Switching the video resolution between VGA, Dl and HD does not affect the output signal, but only the recording time displayed on the OSD. Unfortunately, the OSD does not switch itself off, but there is a trick. Press recording button “Arrow >”, LED starts flashing. Time display switches to red, press menu key until the OSD disappears, stop recording by briefly pressing “Arrow >” again. The module retains this operating state until the next restart. The audio signal is not switched through. 3. Measurements on video signals The DVR was connected to a 2­beam oscilloscope, impedance terminated and tested with video signals of different quality. Even without an input signal, a standard­compliant synchronous pulse with color burst is applied to the output. Video signals with levels between 0.5 and 1.5 Vpp are adjusted to 1 Vpp. The control takes place gently within 1 to 2 seconds. It will be interesting to see how the control reacts to radar pulses. Page 12

The video bandwidth was measured with different multiburst generators and is similarly modest as with many quad splitters. The 2 MHz burst is already visibly attenuated, above 3 MHz all signals are in the cellar. However, this can also be advantageous for the multiple transmission of ATV signals, because any remnants of a sound carrier present in the video can no longer be transmitted and cannot lead to interference in the following BBA. No deterioration of the image transmission can be seen with the naked eye. Conclusion The small, inexpensive module is suitable for the simple restoration of ATV signals that do not conform to standards. Equipped with a backup battery, several such modules will soon be used in a new assembly at DB0THA. Translation by Klaus DL4KCK

Check out the DKARS website at:­ http://dkars.nl/ CQ-DATV 71 - May 2019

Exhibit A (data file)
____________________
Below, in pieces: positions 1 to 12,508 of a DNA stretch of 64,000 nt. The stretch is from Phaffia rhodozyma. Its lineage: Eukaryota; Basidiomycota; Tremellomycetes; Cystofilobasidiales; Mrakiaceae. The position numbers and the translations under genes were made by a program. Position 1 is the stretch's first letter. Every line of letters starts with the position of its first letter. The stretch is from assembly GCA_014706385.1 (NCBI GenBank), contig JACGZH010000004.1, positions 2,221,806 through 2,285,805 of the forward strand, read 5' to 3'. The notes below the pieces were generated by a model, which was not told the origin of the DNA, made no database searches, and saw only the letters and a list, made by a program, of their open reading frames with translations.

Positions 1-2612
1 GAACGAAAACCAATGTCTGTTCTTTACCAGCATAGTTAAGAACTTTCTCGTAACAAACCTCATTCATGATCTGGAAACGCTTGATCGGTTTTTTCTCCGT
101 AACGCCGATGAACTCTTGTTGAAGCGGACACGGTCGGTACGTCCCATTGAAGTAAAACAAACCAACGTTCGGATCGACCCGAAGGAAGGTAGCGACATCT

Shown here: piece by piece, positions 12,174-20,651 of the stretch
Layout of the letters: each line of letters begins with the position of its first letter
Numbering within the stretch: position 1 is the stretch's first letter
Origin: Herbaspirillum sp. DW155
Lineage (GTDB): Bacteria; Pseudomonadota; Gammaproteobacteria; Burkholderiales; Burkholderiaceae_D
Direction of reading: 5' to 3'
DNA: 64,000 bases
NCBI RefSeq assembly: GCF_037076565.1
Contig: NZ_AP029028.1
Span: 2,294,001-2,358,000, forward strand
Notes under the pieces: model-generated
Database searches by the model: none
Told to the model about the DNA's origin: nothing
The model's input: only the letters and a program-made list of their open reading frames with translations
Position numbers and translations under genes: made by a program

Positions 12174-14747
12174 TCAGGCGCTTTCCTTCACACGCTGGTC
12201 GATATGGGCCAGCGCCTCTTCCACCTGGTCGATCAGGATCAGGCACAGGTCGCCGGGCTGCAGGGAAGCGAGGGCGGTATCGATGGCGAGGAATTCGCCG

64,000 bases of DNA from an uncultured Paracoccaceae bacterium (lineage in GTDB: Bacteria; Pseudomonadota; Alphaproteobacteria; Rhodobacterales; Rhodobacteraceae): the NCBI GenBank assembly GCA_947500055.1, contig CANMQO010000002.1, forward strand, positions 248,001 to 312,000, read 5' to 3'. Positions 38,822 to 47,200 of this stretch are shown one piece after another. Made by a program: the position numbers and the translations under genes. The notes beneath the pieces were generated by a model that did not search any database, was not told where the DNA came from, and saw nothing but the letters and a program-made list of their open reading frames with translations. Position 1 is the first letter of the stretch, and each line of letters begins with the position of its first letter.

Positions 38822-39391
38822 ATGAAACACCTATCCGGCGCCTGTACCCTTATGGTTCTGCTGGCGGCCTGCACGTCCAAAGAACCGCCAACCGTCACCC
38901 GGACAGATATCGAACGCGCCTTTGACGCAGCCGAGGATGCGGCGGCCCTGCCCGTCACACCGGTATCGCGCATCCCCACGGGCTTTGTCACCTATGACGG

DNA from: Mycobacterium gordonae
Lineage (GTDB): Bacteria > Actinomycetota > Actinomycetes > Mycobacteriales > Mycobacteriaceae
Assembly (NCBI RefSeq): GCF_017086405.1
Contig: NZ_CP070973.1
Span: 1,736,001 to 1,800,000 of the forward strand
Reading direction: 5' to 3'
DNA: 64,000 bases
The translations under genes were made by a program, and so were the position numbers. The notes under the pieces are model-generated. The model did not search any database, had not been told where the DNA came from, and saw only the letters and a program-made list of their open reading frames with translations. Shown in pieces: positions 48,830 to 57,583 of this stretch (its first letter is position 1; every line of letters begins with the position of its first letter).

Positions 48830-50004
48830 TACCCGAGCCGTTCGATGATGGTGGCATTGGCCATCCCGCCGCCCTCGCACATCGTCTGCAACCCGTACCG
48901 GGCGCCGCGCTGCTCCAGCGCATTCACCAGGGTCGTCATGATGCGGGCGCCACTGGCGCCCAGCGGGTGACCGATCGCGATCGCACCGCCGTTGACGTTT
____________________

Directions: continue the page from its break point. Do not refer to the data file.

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TV Propagation - Part 2 (using Radio Mobile to create rf coverage maps) Written by Jim Andrews, KH6HTV In part 1 of this CQ­DATV series on TV propagation, I discussed the basic equations used to predict rf path loss. The next two parts will discuss computer programs which allow us to easily compute the anticipated path loss for a particular, real world path. Pioneering radio propagation research was done right here in Boulder, Colorado, USA, in the late 50s and 1960s at the USA Govt., National Bureau of Standards (NBS), Central Radio Propagation Labs (CRPL) [1]. This pioneering work was led by Phillip Rice and A.G. Longley. By 1968, a computer program was available for making predictions of rf path performance based upon this research [2]. ( note: Our own Boulder DTV ham (2018), Roger, K0IHX, was part of this pioneering work, assisting in writing the first computer program. ) It is now today, universally referred to as the Longley­Rice propagation model. It is also sometimes referred to as the ITM model, or Irregular Terrain Model. The model works for frequencies above 20MHz, i.e. VHF and higher. It does not include HF, over­the­horizon, ionospheric effects. The model contains a lot of statistical estimates for the many variables, including diffraction and scattering from topography, urban clutter, vegetation clutter, atmospheric changes, etc. The results are not an absolute, guaranteed value, but a statistical estimate.

Computer Programs There are several computer programs presently available which use the Longley­Rice model [3]. They include: CRC­ COVWEB, Radio Mobile, SPLAT!, QRadioPredict, and Pathloss. Most of these are programs which must be installed on your computer along with a massive topographical data base. CQ-DATV 71 - May 2019

CRC­COVWEB and Radio Mobile provide free, on­line calculator versions and use Google Earth maps. [4 & 5]. The author’s only experience is with these two on­line calculators. My personal preference is now Radio Mobile­Online. It has much better spatial resolution than COVWEB and also provides in addition to coverage maps, a detailed point­to­ point rf path profile analysis. The remainder of this paper will be devoted to using Radio Mobile­Online.